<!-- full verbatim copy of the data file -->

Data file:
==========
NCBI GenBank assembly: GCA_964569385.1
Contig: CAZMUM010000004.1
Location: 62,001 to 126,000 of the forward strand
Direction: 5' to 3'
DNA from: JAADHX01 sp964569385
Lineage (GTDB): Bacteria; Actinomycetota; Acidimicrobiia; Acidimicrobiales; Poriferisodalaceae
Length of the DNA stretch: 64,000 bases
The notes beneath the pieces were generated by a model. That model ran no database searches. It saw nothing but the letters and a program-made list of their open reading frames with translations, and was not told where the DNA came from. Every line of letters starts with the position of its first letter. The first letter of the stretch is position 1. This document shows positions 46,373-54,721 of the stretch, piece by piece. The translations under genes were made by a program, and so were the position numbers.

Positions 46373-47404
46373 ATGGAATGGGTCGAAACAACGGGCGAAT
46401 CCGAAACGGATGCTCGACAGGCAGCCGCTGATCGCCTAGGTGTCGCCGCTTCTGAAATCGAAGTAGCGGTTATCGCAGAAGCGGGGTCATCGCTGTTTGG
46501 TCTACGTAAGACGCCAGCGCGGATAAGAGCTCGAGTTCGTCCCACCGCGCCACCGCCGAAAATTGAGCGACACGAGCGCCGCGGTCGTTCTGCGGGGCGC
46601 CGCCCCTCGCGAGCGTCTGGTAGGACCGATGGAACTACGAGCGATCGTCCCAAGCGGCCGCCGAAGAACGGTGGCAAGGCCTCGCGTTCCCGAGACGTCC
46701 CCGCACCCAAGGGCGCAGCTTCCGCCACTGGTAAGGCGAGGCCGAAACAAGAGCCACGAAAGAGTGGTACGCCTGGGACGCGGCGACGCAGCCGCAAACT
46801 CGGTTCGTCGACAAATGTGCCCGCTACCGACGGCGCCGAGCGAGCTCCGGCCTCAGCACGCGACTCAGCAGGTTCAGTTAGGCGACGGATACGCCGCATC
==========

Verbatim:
NCBI GenBank assembly: GCA_964569385.1
Contig: CAZMUM010000004.1
Location: 62,001 to 126,000 of the forward strand
Direction: 5' to 3'
DNA from: JAADHX01 sp964569385
Lineage (GTDB): Bacteria; Actinomycetota; Acidimicrobiia; Acidimicrobiales; Poriferisodalaceae
Length of the DNA stretch: 64,000 bases
The notes beneath the pieces were generated by a model. That model ran no database searches. It saw nothing but the letters and a program-made list of their open reading frames with translations, and was not told where the DNA came from. Every line of letters starts with the position of its first letter. The first letter of the stretch is position 1. This document shows positions 46,373-54,721 of the stretch, piece by piece. The translations under genes were made by a program, and so were the position numbers.

Positions 46373-47404
46373 ATGGAATGGGTCGAAACAACGGGCGAAT
46401 CCGAAACGGATGCTCGACAGGCAGCCGCTGATCGCCTAGGTGTCGCCGCTTCTGAAATCGAAGTAGCGGTTATCGCAGAAGCGGGGTCATCGCTGTTTGG
46501 TCTACGTAAGACGCCAGCGCGGATAAGAGCTCGAGTTCGTCCCACCGCGCCACCGCCGAAAATTGAGCGACACGAGCGCCGCGGTCGTTCTGCGGGGCGC
46601 CGCCCCTCGCGAGCGTCTGGTAGGACCGATGGAACTACGAGCGATCGTCCCAAGCGGCCGCCGAAGAACGGTGGCAAGGCCTCGCGTTCCCGAGACGTCC
46701 CCGCACCCAAGGGCGCAGCTTCCGCCACTGGTAAGGCGAGGCCGAAACAAGAGCCACGAAAGAGTGGTACGCCTGGGACGCGGCGACGCAGCCGCAAACT
46801 CGGTTCGTCGACAAATGTGCCCGCTACCGACGGCGCCGAGCGAGCTCCGGCCTCAGCACGCGACTCAGCAGGTTCAGTTAGGCGACGGATACGCCGCATC